Depraved Indifference Murder by a Juvenile in New York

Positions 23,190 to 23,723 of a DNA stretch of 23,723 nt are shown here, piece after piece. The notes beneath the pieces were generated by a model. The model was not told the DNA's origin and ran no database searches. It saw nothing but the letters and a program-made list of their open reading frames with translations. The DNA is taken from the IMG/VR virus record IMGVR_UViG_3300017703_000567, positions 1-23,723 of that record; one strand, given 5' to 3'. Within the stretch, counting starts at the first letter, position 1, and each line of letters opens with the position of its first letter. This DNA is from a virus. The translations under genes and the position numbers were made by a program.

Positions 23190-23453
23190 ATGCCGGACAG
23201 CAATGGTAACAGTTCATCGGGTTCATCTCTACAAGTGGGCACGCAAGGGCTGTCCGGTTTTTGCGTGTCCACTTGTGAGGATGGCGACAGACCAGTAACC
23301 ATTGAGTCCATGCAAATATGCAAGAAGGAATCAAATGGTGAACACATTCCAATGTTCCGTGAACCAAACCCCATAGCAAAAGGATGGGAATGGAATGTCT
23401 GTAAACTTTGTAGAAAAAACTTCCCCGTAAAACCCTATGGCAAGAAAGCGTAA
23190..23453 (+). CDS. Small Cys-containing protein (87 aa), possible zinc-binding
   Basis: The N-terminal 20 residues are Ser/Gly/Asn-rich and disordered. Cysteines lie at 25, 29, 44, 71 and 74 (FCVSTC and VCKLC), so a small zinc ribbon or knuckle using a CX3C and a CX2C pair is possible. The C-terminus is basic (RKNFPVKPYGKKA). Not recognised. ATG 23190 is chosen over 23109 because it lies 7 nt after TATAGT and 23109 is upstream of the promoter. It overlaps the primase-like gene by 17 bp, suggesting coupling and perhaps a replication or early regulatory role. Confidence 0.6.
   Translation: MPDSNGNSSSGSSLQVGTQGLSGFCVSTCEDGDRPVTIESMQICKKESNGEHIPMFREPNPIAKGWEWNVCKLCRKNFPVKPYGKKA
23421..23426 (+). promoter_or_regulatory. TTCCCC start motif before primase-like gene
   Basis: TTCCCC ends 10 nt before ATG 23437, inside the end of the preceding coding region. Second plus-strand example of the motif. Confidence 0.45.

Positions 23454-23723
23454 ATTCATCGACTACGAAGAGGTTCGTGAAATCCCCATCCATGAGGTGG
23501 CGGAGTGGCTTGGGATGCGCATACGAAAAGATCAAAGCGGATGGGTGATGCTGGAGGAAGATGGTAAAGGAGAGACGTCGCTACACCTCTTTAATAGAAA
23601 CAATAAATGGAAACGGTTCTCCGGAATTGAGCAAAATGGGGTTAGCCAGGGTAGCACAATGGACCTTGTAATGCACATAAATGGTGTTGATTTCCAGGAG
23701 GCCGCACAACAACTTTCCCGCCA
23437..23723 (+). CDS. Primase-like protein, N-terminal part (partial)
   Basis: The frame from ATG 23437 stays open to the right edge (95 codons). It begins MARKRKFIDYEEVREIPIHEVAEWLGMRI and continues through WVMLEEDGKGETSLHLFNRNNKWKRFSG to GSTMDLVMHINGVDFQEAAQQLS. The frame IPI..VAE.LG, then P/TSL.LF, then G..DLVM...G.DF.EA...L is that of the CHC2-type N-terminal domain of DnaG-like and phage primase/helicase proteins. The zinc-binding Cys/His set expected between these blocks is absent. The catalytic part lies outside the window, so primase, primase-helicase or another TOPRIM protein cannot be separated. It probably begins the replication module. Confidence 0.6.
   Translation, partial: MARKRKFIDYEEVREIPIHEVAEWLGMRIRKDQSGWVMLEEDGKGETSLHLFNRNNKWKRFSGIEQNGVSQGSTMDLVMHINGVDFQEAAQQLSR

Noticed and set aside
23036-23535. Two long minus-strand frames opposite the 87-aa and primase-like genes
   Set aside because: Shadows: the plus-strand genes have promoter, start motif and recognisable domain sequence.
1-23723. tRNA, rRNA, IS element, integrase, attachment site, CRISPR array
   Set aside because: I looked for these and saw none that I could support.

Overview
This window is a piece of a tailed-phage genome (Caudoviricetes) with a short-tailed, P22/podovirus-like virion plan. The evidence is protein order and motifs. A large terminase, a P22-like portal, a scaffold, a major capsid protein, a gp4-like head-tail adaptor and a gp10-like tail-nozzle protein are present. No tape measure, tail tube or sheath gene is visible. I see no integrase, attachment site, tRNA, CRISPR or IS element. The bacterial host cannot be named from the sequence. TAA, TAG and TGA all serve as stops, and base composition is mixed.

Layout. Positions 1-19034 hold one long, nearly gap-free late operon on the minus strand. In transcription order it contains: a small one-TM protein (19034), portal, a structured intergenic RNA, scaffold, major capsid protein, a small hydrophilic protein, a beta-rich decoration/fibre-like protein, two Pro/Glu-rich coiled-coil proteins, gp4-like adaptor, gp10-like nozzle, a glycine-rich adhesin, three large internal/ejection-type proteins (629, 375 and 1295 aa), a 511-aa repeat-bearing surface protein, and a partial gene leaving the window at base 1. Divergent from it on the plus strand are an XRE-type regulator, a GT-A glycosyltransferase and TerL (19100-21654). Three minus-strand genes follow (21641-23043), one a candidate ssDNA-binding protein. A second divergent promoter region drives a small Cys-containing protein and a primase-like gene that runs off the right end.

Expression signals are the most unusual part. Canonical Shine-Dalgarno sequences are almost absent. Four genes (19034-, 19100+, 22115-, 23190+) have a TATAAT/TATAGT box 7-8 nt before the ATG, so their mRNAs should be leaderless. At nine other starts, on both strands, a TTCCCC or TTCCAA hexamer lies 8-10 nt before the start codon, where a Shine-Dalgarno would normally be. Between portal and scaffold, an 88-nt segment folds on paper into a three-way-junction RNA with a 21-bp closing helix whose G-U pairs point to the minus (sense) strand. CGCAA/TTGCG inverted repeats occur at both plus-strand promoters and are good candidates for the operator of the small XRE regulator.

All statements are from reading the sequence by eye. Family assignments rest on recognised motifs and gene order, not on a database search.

In People v. Roe, 74 N.Y.2d 20, 542 N.E.2d 610, 544 N.Y.S.2d 297 (1989), a 15 year-old juvenile offender was found guilty of depraved indifference murder. The defendant was a high school student with a detailed knowledge of weapons, who deliberately loaded a mix of "live" and "dummy" shells at random into the magazine of a 12-gauge shotgun, pumped a shell into the firing chamber not knowing whether it was a "dummy" or a "live" round, raised the shotgun and pointed it directly at the victim, announcing, "Let's play Polish roulette. Who is first?", and pulled the trigger discharging a "live" round which struck the victim at close range causing injuries that resulted in his death. It was the fact that the defendant did not care that death could result from his actions, not an actual intent to harm, that supported the depraved murder charge.